Because, I suspect, rents could not rise in line with cost inflation for the local authority housing departments. The regulated rents applied to the private rented sector made that unprofitable, and I doubt that council rents could rise faster, so they too would have started to lose money. And so Councils would have been reluctant to build more, and actually start selling off to sitting tenants.

Robin Orton
Posts: 3277
Joined: 9 Sep 2008 07:30
Location: London SE26

Re: How the Greens can build 500,000 council houses

Post by Robin Orton »

Why couldn't council house rents rise - local political pressures or constraints imposed by central government? And are you saying that because council house rents couldn't rise, LAs didn't have enough money in their housing accounts to be able to build new houses and that that was why they didn't do so?

Tim Lund
Posts: 6704
Joined: 13 Mar 2008 18:10
Location: Silverdale

Re: How the Greens can build 500,000 council houses

Post by Tim Lund »

Robin Orton wrote:Why couldn't council house rents rise - local political pressures or constraints imposed by central government? And are you saying that because council house rents couldn't rise, LAs didn't have enough money in their housing accounts to be able to build new houses and that that was why they didn't do so?
Both those reasons. I don't know what the terms of Council house tenancies were, but they might have limited rent rises, but in any case, raising rents would have been politically difficult, and more so for Labour councils, who would also have been more committed to building more social housing. So the constraints imposed on such Councils - remember Clay Cross? - would have come from Central government.

And having looked at that Wikipedia link to Clay Cross, I discover the trigger was the Council's refusal to increase Council house rents. Why would there have been any need to increase rents if it wasn't for inflation?

I suspect also that having an older generation of social housing tenants whose relatively low rents are the consequence of when they became tenants creates difficulties offering new social tenancies; if offered at the same levels, then the housing provider will lose money, but if only offered at higher rents - so called affordable, up to 80% of market rents - then it is intergenerationally unfair.

An intractable problem, I think, which puts the difficulties of overcoming the Nimbies' problems with social tenants blocking their views into perspective. So let's get on with building the decent, modest, new homes this new and future generations of our fellow citizens will want, properly planned of course, and put silly ideological arguments about tenure type and public or private sector behind us.

Robin Orton
Posts: 3277
Joined: 9 Sep 2008 07:30
Location: London SE26

Re: How the Greens can build 500,000 council houses

Post by Robin Orton »

Tim Lund wrote: So let's get on with building the decent, modest, new homes this new and future generations of our fellow citizens will want, properly planned of course, and put silly ideological arguments about tenure type and public or private sector behind us.
Who are the 'we' who are going to do the building? And will the new homes be for sale or (subsidised?) rent? Or are these questions which lead us into 'silly ideological arguments'? (Personally, I quite like ideology.)

leenewham
Posts: 5886
Joined: 2 Sep 2007 11:58
Location: SYDENHAM
Contact:

Re: How the Greens can build 500,000 council houses

Post by leenewham »

Sounds like the 50's and 60's all over again.

Nitpicking again Robin? How dare you ask a sensible question! Just build homes, loads of them. Stick them in the green belt build them on top of your home, in your garden, put them everywhere, even if they all cost a million each, somehow that will push house prices down just because there are lots of them, even if bought by investors and rented out. Just build more, It's what Tim and every politician knows will solve the problem. Shelter and other groups saying it's more than just supply are just plain wrong!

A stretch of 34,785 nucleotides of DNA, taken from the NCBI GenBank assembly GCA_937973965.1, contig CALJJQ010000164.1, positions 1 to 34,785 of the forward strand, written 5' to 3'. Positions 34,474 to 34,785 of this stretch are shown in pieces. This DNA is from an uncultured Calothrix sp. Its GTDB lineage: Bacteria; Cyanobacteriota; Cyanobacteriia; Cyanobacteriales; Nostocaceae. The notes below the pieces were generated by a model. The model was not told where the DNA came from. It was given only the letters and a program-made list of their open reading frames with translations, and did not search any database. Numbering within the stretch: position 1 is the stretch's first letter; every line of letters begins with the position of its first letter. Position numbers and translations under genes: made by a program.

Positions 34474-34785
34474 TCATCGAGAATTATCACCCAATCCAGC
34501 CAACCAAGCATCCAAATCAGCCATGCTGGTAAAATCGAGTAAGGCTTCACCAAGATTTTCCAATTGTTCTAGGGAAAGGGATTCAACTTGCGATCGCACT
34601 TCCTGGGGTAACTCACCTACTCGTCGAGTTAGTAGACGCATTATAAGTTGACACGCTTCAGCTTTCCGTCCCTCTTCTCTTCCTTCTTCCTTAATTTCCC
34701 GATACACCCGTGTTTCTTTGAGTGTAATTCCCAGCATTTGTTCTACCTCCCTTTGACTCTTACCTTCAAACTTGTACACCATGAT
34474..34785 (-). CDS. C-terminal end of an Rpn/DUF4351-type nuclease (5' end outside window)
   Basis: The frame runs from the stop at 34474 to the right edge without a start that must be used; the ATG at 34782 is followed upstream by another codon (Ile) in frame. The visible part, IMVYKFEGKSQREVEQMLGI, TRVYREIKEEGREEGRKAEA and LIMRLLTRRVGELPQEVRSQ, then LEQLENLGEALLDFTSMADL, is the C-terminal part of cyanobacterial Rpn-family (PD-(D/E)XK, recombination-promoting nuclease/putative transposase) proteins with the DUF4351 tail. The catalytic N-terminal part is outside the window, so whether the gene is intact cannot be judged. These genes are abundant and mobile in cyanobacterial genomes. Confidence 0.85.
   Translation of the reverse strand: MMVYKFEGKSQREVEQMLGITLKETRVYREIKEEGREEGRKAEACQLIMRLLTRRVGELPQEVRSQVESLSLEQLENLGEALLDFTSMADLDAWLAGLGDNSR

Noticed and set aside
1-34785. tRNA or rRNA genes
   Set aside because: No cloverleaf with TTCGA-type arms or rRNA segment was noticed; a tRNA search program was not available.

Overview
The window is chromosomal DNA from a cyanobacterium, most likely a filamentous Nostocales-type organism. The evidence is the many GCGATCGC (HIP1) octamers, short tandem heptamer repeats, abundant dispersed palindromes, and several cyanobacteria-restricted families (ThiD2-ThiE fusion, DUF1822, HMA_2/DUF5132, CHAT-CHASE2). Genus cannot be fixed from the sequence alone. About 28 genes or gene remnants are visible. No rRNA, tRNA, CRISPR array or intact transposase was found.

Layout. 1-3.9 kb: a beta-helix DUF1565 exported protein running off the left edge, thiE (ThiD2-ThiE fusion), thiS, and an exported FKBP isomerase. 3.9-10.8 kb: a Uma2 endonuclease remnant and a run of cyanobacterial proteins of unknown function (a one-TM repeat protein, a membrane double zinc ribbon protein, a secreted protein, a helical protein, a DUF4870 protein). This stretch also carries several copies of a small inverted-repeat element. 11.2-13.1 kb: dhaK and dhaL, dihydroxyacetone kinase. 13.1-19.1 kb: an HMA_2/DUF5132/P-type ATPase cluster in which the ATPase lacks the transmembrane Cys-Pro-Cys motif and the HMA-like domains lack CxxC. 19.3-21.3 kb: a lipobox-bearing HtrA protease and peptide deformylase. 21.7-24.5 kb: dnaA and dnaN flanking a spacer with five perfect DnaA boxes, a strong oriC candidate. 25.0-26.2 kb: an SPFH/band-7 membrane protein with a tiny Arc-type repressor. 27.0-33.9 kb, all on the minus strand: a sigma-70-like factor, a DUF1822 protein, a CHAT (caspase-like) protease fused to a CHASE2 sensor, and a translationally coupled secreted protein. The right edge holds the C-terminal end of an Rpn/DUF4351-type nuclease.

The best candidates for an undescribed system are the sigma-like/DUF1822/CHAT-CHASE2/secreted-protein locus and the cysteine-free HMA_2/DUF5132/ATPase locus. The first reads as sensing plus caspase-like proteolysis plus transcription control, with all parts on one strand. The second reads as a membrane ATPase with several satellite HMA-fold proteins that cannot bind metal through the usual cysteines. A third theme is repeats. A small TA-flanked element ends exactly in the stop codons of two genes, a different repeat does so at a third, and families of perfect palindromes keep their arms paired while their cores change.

Tim Lund
Posts: 6704
Joined: 13 Mar 2008 18:10
Location: Silverdale

Re: How the Greens can build 500,000 council houses

Post by Tim Lund »

For the benefit of Lee, this is my earlier response to him on another thread
In brief
  • what sorts of houses
    decent, modest and flexible with environmentally sustainable design & materials, as required by planning officers
  • how much they will sell for -
    market price, whatever that is, but the gain resulting from the granting of planning permission should be captured by the local authority. If sold to housing associations or other responsible landlords, then long term subsidies should be available to cover the discounted present value of the gap between the costs of maintaining decent accommodation and the rents which the poorest tenants will be able to pay. The planning gain captured by local authorities should also be paid over the such responsible landlords, as a reserve against likely write down to their book costs as the undersupply of housing ends, and property looses its premium value
  • how we make them affordable or what is affordable.
    We will not be able to make properties affordable overnight, although a credible policy of increasing supply will remove a speculative element to pricing immediately. In the long run, increased supply will bring down the prices to a genuinely affordable level.
  • who they are for.
    Anyone who wants to live here
  • who can buy them
    All those people who currently manage to find the money needed to live in London, but getting progressively better value for their money as supply increases and prices and rents come down
  • how this is sustainable in the long term.
    There are any number of new technologies allowing higher housing densities with modern building materials and construction techniques.
  • how long on can keep on growing despite limited infrastructure for travel into central london at rich hour.
    Because infrastructure for travel is not limited in the long run - noticed any new tube lines built and now under construction? Noticed the increasing numbers of people cycling? Follow @sustaincities for more
  • how many extra schools, nurseries, hospitals, surgeries, colleges, transport links, roads etc are needed and paid for.
    From planning gain and increased future tax receipts
I do not say the problem is just about supply, and I do give answers to his questions.